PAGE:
Students should be aware that successfully completed courses may not be repeated for credit. Any coursework deemed appropriate by the program director for the student to retake in order to return the student to an appropriate level of progression, may require the student to audit courses without credit. Since university registration is required for this process, the student must be willing to bear both the time and financial consequences.

A student who is granted leave of absence is expected to complete all missed coursework and/or courses. 




FEPAC Standard 3.6

Students are permitted to withdraw from the program at their discretion following the university defined procedure (see UVU Policy #503) and complete appropriate forms.

Withdrawal from an individual course will not necessarily constitute withdrawal from the program.  However, students must report to their program advisor the reason for dropping a course.  Additionally, if a student shows repeated withdrawals from courses, it may constitute being put on academic probation and ultimate removal from the program. 

To officially withdraw from the university, a student must report to the UVU Registrar’s Office. Students wishing to withdraw should also consult with the Office of Student Financial Aid to determine if stipulations associated with the financial aid package will lead to changes in the financial statement.

You can officially withdraw from a course by dropping it through the online registration system by the listed date.  If you officially withdraw from a course by the "Last Day to Drop and Not Show on Transcript," the course will not appear on your academic transcripts.  If you officially withdraw from a course by the "Last Day to Withdraw," a "W" will appear on your transcripts.  Although your GPA will not be affected — a "W" will indicate that you chose to withdraw.  If you fail to complete the course and do not drop it before the "Last Day to Withdraw," a "UW" or "E" (a failing grade) will appear on your transcripts.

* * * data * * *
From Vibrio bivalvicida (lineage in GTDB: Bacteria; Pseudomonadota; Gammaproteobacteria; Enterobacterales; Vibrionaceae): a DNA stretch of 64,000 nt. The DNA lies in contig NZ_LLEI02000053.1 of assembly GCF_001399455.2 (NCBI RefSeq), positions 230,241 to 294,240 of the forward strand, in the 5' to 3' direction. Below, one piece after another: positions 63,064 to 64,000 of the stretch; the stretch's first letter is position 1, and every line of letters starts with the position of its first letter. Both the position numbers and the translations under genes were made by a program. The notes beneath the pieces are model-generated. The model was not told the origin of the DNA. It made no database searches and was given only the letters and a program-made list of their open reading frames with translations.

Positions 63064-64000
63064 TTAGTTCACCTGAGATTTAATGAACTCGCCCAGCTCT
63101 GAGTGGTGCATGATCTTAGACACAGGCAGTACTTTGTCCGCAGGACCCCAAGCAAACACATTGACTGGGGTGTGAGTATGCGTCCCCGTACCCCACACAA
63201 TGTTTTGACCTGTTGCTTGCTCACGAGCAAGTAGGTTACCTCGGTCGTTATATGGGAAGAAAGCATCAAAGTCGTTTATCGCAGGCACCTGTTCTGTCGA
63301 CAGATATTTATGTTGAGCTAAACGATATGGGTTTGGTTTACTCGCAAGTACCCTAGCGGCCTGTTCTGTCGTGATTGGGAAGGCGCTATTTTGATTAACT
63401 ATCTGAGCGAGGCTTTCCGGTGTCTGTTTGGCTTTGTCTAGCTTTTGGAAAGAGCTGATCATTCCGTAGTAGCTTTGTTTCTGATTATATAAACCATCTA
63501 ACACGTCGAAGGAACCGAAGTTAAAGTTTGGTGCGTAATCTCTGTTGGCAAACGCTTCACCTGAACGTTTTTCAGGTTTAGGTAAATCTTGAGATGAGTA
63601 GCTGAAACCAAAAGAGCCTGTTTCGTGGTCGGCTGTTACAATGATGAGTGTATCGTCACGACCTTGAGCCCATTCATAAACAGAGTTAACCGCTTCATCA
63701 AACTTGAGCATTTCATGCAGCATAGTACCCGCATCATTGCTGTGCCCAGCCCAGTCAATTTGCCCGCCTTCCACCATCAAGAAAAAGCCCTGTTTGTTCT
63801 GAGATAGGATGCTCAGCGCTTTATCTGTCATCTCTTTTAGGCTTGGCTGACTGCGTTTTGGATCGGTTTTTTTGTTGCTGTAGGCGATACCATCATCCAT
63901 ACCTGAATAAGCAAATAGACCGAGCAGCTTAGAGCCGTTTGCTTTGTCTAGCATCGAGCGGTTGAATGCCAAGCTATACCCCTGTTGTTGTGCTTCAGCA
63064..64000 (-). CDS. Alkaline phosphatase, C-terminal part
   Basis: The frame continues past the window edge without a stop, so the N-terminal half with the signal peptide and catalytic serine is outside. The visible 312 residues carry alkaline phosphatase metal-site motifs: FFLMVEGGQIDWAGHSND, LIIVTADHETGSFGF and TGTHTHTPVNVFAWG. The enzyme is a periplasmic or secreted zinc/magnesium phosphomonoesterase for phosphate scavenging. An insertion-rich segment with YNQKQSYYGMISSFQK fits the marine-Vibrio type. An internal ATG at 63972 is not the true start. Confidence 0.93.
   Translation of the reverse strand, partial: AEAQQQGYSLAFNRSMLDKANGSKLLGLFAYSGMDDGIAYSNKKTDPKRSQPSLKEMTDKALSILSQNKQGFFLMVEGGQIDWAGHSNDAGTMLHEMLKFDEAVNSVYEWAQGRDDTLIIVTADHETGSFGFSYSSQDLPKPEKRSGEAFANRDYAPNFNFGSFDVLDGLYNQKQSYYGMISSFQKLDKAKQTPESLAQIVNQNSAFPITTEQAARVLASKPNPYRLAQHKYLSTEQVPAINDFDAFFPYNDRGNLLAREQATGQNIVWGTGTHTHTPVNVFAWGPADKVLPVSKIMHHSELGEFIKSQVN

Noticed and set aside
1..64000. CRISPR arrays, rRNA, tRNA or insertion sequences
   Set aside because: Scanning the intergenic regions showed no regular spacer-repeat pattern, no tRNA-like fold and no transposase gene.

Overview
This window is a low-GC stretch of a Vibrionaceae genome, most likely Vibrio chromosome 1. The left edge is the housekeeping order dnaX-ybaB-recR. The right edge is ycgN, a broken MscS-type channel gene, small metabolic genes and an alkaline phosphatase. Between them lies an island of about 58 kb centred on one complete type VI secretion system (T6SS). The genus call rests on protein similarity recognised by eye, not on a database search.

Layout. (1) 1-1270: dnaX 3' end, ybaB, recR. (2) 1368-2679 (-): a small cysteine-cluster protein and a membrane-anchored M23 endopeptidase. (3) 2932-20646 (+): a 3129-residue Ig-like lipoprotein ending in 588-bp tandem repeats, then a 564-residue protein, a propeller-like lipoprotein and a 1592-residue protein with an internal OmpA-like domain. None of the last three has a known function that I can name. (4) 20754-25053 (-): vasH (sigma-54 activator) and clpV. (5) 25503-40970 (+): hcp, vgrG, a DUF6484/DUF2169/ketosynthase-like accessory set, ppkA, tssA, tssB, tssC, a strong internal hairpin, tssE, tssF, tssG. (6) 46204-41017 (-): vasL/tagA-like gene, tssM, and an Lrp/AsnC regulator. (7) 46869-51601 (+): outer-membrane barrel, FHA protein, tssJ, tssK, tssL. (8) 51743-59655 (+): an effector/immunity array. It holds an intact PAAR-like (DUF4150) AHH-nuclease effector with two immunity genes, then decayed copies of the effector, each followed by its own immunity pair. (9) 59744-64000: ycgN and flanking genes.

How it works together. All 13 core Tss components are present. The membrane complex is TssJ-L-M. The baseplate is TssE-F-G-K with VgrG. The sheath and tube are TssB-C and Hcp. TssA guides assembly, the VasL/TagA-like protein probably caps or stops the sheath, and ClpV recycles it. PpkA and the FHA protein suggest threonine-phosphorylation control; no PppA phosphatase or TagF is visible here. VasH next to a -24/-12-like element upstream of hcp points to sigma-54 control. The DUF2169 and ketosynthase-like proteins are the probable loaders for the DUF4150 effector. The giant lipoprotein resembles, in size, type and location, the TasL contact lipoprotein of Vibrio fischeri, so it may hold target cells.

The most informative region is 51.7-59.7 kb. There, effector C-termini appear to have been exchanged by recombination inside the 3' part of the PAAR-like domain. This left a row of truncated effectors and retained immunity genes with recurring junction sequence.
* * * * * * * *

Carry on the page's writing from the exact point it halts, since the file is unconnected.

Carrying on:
Withdrawing from a course may impact your financial aid status. For more information, see: UVU Financial Aid.


This provides an opportunity for students to petition the registrar and department chairs for a withdrawal, based on extenuating circumstances, occurring after the established withdrawal deadlines. These are considered exceptions to the withdrawal policy.


Students who find themselves in extenuating circumstances beyond their own control that prohibit attendance or participation in currently registered classes may petition through the UVU Registrar's Office for withdrawal.

See the UVU Petitions website

See All-inclusive Withdrawal Exception form




The UVU forensic science program can be completed on a full time or part time basis.  It is up to the student on how many courses they wish to register for during any particular semester.  Therefore, if a student wishes to continue outside employment while enrolled in the program, they are welcome to do so.  However, it is understood that forensic science courses can be offered on any day of the week at any particular time.  Additionally, certain forensic courses are only offered during the academic year on specific days and times.  If these courses conflict with a student's employment, it is understood that the student must make arrangements with their employer in order to register and complete any of these courses.  Substitutions will not be made for any required course due to work conflicts.  




FEPAC Standard 3.7

As forensic science practitioners, there are various standards required in order to work in specific forensic disciplines.  As an industry, specific curriclum is required in order to be hired in the respective fields.  The following educational requirements are set forth as standards and must be completed in order to obtain employment for that discipline.